Life of Sir George Grey: Governor, High commissioner, and Premier. An Historical Biography.
A Proposed Dichotomy
A Proposed Dichotomy.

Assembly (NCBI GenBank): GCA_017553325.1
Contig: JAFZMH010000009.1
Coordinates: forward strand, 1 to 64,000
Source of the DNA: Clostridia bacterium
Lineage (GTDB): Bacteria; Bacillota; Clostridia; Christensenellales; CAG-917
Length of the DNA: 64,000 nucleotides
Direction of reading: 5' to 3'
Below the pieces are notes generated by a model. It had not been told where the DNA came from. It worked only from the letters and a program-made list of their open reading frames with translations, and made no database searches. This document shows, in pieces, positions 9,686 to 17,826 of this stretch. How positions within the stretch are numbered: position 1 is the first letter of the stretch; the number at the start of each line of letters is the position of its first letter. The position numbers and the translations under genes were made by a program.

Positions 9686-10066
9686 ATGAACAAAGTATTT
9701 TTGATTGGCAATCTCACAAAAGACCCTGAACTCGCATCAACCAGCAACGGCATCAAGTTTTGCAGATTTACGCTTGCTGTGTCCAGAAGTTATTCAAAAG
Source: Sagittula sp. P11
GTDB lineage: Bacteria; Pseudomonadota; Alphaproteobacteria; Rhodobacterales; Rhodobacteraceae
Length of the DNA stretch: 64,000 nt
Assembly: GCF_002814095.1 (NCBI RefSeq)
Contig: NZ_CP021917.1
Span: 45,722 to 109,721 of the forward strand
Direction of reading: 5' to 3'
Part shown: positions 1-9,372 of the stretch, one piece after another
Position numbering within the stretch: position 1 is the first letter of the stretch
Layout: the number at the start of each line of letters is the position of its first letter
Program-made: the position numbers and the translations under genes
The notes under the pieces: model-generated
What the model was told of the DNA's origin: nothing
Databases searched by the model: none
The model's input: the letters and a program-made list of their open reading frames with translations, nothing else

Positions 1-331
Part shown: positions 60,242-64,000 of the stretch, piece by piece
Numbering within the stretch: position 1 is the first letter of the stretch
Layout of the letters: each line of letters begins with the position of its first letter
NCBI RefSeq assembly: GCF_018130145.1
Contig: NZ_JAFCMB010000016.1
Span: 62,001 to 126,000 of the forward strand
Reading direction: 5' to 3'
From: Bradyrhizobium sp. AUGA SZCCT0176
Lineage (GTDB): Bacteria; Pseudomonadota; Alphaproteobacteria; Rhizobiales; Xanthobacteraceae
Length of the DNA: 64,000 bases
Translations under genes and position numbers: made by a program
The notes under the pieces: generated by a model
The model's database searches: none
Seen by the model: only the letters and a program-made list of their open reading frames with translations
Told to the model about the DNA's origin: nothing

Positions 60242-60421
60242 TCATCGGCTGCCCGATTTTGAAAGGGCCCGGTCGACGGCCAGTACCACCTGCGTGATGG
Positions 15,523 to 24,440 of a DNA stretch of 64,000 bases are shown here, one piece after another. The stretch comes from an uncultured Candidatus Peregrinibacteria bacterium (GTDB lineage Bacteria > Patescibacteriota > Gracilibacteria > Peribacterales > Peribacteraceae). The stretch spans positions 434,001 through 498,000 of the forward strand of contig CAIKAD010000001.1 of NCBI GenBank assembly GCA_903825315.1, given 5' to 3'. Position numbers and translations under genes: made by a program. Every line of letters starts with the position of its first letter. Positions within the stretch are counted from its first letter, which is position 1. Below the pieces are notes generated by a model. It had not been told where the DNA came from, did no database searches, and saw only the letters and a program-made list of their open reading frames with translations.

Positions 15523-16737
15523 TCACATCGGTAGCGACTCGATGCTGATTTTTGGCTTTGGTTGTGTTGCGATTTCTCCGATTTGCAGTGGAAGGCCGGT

Grey sought to avert the event he most dreaded and preclude the complete abolition of the Provinces by proposing a modified form of it. He moved a series of resolutions, of which the gist was that, while the Central Government should be retained for matters of general concern, two administrations should be created for the North and South Islands separately. There was much to be said for the proposal. A fundamental opposition between the two islands was created by the different distribution of the Maoris. They were spread all over the North Island, at some parts in dense masses; they were but thinly sprinkled over the South. This deep-lying difference was the generating point of a whole series of oppositions that usually placed the public opinion, and consequently the Parliamentary representation, of the two islands in different camps. While the South Island, over the greater part of which the colonists hardly came into contact with the Maoris, was largely philo-Maori, the very differently-situated North Island, where the settlers were almost everywhere at the mercy of the natives, was fanatically anti-Maori. The argument for the bifurcation from this point of view was urged by Grey in two long speeches, spoken on August 3 and 16, 1876—one filling fifteen, the other sixteen, columns of Hansard, and it was earnestly, passionately, sometimes, nobly urged. As always, he was egoist, promenading his own part in the history of the Colony, as when he told how he had himself legislated singly for the Colony by drafting its Constitution. He displayed before the General Assembly "the pageant of his bleeding heart," as when he said that he "would bear the injuries heaped on" him. He was no lamb, and he did not bear them in silence. He referred to "an attack of a grievous kind made on" him "within a few days," and for the first page 185time he produced an authoritative letter, written years before, that vindicated him against it. He was persistent, and repeatedly on these and other occasions he was called to order by other members or by the Speaker. He made passionate appeals. "The Premier has shown throughout this session a determination to destroy me," he declared. "I stand before the House appealing to it and possibly pleading for my life," cried melodramatically the former Governor of the Colony. He aggrandised the subject by-making large allusion to the doings of the Pitts and Addingtons, the Wellingtons and Peels. He exalted the theme by representing the occasion as being the first when an Anglo-Saxon community had enjoyed the privilege of shaping its own constitution. He denounced the existing constitution as "a mutilated and contemptible form of a constitution," though he had just claimed it as his own, and the chief mutilation was the non-elective character of the Legislative Council. He sought to excite dread by declaring it his belief that a war of races was imminent in the Colony and might even now break out. He was still suave in comparison with his later utterances; he asserted that he had "no intention of blaming the Secretary for the Colonies, no desire to offend him." He was still loyal in a way. "We love our Queen," he said, "and will ever remain loyal to her;'' but he did not love what the Duke of Wellington called "the Queen's Government."